The Russian envoy said that one year on, member states are much better informed and it has become more difficult for the “Western camp to mobilize members states of the UN in support of their crusade against Russia.”

Throughout the past year, Nebenzia said, “it became obvious that the main element of anti-Russia propaganda campaign conducted by our former Western partners” consists of accusing Russia of waging an unprovoked aggression on Ukraine guided by imperial ambitions, while turning a blind eye to what he called “the resurging new Nazism” in Ukraine.

“It’s becoming very clear that the Ukrainian crisis has only become a catalyst for the visceral Russophobia to come to the surface. It has now contaminated the American and European elites. They’re competing against each other, in the number of sanctions that are imposed on my country.”

He said that sanctions imposed against Russia are hurting the developing world the most, and “what is at stake after all is the United States and its allies’ hegemony. They don’t want to have anyone come to the level of governing the planet. They think it’s their turf.”

Josep Borrell, EU high representative for foreign affairs, said that the world needs peace in Ukraine, “But not just any peace. We need a peace grounded in the principles of the UN Charter.”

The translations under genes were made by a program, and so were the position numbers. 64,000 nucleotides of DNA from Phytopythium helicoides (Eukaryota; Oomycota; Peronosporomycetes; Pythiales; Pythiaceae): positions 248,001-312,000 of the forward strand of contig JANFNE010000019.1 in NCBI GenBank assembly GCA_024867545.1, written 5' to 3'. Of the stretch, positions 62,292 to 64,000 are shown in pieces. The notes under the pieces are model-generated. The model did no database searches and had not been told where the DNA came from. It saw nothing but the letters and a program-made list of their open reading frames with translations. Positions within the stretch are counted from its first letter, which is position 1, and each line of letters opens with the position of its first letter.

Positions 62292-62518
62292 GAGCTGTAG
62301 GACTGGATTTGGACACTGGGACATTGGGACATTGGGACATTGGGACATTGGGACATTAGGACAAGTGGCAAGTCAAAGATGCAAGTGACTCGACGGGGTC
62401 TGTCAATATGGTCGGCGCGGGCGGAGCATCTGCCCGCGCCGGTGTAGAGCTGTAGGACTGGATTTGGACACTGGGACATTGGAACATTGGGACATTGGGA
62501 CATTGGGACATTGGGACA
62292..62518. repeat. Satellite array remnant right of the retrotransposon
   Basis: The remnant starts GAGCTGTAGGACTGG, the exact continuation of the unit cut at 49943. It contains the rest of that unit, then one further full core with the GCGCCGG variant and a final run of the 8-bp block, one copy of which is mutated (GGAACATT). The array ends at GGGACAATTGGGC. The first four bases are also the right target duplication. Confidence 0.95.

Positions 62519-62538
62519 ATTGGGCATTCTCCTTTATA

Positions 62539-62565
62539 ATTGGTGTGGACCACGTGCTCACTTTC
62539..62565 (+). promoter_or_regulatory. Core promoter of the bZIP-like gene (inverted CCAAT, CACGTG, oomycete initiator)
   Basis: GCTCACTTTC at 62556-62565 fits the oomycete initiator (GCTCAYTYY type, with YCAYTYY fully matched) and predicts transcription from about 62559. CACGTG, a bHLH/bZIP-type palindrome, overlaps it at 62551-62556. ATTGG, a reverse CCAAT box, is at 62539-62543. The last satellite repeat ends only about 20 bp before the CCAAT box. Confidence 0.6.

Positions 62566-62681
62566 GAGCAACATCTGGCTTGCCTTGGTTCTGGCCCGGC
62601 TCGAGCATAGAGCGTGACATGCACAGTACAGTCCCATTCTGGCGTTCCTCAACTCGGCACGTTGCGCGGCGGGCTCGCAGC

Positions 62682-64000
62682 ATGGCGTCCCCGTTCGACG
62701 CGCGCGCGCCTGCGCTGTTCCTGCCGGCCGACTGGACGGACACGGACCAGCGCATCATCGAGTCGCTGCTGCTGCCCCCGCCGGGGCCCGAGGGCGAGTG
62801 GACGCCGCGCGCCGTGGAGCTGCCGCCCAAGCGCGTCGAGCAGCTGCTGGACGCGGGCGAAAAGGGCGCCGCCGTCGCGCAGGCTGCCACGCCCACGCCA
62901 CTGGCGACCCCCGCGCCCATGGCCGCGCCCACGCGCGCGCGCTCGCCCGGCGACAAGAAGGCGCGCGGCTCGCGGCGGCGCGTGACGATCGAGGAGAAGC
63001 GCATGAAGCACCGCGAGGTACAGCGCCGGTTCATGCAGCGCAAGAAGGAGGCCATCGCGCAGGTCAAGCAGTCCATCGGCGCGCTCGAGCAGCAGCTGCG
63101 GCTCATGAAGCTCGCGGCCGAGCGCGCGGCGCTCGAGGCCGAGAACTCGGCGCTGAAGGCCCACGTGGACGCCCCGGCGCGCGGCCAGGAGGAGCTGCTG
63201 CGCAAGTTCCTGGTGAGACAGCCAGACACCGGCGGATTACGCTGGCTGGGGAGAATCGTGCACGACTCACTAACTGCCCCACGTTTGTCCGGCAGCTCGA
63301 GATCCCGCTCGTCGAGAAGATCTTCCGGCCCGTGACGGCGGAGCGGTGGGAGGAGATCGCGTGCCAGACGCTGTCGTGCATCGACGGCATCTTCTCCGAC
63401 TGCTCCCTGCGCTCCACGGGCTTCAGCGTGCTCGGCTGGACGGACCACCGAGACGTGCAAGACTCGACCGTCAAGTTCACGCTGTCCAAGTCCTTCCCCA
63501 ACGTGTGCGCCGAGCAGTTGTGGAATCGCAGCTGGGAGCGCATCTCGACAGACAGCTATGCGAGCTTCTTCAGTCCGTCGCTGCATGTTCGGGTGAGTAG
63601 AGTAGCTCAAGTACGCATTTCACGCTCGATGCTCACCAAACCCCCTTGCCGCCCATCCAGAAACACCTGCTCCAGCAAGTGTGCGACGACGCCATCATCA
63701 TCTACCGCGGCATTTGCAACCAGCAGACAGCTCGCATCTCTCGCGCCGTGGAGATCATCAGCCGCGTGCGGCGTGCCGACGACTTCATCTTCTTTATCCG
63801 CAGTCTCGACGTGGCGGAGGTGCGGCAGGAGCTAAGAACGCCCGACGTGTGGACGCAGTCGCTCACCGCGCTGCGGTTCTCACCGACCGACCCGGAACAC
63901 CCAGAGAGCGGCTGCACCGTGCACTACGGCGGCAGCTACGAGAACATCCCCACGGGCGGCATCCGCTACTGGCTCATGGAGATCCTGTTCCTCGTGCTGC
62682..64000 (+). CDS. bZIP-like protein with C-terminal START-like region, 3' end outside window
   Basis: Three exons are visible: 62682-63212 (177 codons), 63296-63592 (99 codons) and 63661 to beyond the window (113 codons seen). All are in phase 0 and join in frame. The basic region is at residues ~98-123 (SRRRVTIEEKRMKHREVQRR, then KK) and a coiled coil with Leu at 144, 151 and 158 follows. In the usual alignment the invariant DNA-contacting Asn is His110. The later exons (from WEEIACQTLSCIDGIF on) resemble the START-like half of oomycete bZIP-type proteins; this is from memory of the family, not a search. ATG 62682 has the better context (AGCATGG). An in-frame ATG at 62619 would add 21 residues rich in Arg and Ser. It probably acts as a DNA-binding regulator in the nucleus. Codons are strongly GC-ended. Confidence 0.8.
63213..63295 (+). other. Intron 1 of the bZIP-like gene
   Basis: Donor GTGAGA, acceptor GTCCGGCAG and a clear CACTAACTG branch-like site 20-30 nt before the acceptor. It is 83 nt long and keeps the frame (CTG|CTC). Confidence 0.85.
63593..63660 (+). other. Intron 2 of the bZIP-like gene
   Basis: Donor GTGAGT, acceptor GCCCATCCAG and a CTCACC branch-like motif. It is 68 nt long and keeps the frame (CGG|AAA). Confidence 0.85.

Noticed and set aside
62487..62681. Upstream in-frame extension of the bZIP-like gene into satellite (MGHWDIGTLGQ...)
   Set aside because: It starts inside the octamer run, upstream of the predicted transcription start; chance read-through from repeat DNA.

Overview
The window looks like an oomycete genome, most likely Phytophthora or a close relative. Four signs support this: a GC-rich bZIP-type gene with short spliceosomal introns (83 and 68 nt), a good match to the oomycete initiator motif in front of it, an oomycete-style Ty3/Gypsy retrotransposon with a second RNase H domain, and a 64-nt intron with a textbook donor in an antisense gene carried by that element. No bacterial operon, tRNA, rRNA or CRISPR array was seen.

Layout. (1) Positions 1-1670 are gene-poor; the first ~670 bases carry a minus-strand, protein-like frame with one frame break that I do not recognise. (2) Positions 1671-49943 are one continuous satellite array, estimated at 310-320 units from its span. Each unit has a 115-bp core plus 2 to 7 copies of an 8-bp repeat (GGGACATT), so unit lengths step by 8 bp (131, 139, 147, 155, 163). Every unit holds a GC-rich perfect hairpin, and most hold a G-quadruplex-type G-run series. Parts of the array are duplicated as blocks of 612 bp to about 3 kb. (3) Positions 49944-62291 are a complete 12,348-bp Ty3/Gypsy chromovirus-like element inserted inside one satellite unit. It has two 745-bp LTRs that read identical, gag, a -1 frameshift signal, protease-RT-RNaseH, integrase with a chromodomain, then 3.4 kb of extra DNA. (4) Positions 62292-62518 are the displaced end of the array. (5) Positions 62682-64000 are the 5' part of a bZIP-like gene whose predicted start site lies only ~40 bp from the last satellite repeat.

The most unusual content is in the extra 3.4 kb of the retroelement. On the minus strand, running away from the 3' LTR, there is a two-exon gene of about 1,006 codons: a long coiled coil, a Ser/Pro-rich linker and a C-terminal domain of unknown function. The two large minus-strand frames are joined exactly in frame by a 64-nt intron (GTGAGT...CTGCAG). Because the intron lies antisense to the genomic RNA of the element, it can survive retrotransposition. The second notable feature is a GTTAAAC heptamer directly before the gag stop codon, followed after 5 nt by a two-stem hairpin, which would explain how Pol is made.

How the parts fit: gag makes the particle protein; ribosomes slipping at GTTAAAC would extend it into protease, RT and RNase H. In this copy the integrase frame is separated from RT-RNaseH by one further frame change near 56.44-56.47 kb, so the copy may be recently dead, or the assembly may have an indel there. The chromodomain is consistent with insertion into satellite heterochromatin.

He said the resolution, drafted by the EU, is there to “reiterate our support for Ukraine and to set out the principles for peace.

“I want to stress: this is not ‘a European issue’.” Nor is it about “the West versus Russia,” he said. “No, this illegal war concerns everyone: the North, the South, the East and the West.”

He told the assembly that failure to condemn Russia and stop its actions in Ukraine will lead to similar aggressions elsewhere in the world.

Borrell said that Ukraine has the right to defend itself, and until Russia ends hostilities and withdraw its forces from Ukraine “the EU will continue to give Ukraine the support it needs to defend its population.”

UN Secretary-General Antonio Guterres described the Russian war as “an affront to our collective conscience (and a) violation of the United Nations Charter and international law (that) is having dramatic humanitarian and human rights consequences.”

He said that the impact of the war is being felt “far beyond Ukraine.”

“As I said from day one, Russia’s attack on Ukraine challenges the cornerstone principles and values of our multilateral system.”

Quoting directly from the Charter, Guterres said: “All Members shall refrain in their international relations from the threat or use of force against the territorial integrity or political independence of any state, or in any other manner inconsistent with the Purposes of the United Nations.”

Guterres said that the war is “fanning regional instability and fueling global tensions and divisions, while diverting attention and resources from other crises and pressing global issues.”

Implicit threats to use nuclear weapons is “utterly unacceptable,” said the UN chief.

“It is high time to step back from the brink.”